Kids leave camp understanding that every animal is a unique individual, which helps those who do not otherwise have an opportunity to mingle with traditionally farmed animals. Everyone leaves feeling supported and knowing that they are not alone; that feeling compassion for animals is indeed a wonderful and inspiring thing.
At Camp Kindness, kids are presented with facts and asked to think creatively and compassionately, and they leave with plenty of tools from which to choose, from vegan cooking skills and recipes to journaling for expressing feelings to growing their own food and gaining experience with animals and getting to know the personalities of a few critters. Camp Kindness helps to reinforce what compassionate parents teach their children every day; that all animals are thinking, breathing, feeling beings worthy of our love and respect; that we may each positively impact the world by deciding to make compassionate choices; that being kind to one another, to animals and to the planet feels good!
I left CAS at the end of this Girl Scout Volunteer Day feeling a strong sense of hope for the future and really looking forward to this year’s Camp Kindness sessions. If we can encourage little girls in glittering galoshes to set aside their dislike of poop in order to lend a hand to pigs in need, we can do just about anything, including making the world a more compassionate place...one child at a time.
To learn more about Camp Kindness or register your child for a session, click here:
To learn more about other CAS programming this season, including the weekend-long Vegan Parenting Workshop in July, click here.
Melissa Gates has directed two statewide animal rights organizations and is currently serving as the Director of Programs at the Catskill Animal Sanctuary in Saugerties, New York. She is a longtime vegan and community organizer for animals, people, and the planet, with nearly two decades of experience in the field. When not engrossed in her work, Melissa can often be seen out & about advocating for justice, hiking, exploring New York's live music scene or snuggling up by her fireplace with some great jazz, a good book & feline friends Eden-Shade, Mama Shed, Sumo Monster, Cito Mosquito Fernandez Jones & Levon Whitey Gates.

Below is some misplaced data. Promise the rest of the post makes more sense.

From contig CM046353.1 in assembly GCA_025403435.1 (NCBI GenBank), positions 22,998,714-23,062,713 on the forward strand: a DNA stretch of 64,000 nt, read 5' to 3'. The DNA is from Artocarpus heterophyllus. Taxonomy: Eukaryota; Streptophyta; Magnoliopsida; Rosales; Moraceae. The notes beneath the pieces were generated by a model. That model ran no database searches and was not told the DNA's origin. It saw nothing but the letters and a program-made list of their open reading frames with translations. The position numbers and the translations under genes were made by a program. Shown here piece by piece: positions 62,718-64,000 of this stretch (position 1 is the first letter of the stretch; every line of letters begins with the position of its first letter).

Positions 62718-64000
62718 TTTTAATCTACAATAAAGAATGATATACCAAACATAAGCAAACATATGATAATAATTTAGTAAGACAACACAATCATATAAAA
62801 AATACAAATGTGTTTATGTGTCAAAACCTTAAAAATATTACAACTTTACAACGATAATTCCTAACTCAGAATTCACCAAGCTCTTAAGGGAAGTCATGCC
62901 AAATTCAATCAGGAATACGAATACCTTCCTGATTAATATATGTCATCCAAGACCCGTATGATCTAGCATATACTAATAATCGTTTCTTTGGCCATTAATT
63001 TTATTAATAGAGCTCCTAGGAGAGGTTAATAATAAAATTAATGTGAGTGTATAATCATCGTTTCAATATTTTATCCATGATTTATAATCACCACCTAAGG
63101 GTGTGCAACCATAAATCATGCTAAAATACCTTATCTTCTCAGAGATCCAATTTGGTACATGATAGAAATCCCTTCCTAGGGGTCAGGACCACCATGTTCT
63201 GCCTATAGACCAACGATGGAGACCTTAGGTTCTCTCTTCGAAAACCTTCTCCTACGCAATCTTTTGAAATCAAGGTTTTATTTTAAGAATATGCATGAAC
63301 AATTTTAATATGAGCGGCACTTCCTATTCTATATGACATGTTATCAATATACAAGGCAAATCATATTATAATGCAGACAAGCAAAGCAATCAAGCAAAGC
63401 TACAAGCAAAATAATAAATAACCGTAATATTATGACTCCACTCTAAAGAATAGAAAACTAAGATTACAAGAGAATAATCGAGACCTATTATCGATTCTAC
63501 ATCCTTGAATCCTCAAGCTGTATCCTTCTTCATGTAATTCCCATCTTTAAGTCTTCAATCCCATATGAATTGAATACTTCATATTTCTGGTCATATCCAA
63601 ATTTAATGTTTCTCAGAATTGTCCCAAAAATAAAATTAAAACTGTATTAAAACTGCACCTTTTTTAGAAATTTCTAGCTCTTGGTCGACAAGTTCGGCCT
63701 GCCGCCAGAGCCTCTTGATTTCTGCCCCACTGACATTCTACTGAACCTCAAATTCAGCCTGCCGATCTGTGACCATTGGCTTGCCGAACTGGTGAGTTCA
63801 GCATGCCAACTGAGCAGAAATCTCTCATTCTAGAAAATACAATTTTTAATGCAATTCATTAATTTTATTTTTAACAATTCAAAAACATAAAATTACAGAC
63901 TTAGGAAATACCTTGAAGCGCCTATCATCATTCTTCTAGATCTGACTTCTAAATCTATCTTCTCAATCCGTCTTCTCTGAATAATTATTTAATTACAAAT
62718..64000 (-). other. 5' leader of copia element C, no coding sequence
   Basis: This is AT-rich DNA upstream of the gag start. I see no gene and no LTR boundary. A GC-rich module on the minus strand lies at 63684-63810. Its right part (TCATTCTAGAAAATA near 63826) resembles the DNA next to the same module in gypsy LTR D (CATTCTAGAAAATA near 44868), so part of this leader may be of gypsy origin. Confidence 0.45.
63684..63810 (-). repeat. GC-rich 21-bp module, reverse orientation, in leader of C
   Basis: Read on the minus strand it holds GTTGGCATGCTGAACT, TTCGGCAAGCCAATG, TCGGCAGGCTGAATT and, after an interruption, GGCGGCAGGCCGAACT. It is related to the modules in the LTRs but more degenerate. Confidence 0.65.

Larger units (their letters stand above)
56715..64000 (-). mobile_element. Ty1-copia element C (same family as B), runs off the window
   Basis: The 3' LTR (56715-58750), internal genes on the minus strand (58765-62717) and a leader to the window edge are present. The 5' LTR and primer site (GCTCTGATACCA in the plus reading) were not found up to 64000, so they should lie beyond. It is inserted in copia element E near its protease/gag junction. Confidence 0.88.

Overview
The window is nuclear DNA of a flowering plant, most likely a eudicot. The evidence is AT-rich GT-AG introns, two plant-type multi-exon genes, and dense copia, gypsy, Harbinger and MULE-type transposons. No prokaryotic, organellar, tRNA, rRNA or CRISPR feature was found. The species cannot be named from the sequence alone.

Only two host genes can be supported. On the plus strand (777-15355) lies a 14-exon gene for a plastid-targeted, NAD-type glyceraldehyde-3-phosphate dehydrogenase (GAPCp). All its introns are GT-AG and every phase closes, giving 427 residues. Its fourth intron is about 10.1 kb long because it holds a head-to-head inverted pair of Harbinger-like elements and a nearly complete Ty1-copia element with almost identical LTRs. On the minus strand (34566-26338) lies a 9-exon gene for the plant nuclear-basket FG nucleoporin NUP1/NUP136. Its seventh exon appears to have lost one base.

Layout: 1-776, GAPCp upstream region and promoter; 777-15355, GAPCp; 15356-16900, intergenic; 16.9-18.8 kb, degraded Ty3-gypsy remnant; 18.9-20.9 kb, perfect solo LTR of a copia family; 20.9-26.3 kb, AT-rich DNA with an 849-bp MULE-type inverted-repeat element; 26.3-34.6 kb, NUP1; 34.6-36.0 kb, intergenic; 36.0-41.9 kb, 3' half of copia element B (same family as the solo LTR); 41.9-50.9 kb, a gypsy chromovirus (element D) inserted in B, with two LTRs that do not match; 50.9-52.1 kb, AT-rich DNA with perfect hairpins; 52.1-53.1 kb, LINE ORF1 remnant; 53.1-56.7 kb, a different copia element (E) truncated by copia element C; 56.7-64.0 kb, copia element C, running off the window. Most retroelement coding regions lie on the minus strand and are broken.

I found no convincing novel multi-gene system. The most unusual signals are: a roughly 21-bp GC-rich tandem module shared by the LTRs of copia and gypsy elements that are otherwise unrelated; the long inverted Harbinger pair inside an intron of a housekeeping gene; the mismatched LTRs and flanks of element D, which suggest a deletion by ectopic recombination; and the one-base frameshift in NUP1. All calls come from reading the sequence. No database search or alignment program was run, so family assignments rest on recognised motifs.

It's usually the parents who are writing blogs about raising vegetarian/vegan kids, so it's nice once in a while to flip the tables and hear directly from the young people themselves. I had the pleasure of interviewing Owen Ford-- a kind, smart, courageous, passionate teenage-girl who is making a difference for animals. Her parents should be very proud! Here are some of her thoughts on what it's like to be a vegan teenager.
Interview with Owen Ford, a vegan teenage-girl:
How old are you?
What age did you become vegan, and why?
I’ve been a vegetarian since second grade, when I began to get grossed out by meat. At that time, my Mom was a pescatarian, and while my Dad ate meat, both were very supportive. Then, when I was thirteen (almost fourteen), I learned about veganism. I had heard of it before but never knew much about it. After watching a DVD about food (I think it was one of Dr. McDougall’s), I went vegan overnight. The diet and lifestyle just made total sense to me, an animal lover and nature enthusiast since birth.
How did your parents react when you told them? How did your friends react?
My parents were super supportive. My friends had a lot of questions, and while they might not agree with it, they’re also supportive. I often make vegan desserts for them which helps a lot!
Are there other vegetarians and vegans in your school?
I’ve actually been homeschooled since 7th grade, but when I was in public school, I was teased for not eating meat. However, all of the teens I’ve met since then have been kind and curious about my diet, and I know many vegans and vegetarians.
How veg-friendly is your community (do restaurants and grocery stores offer veg products)?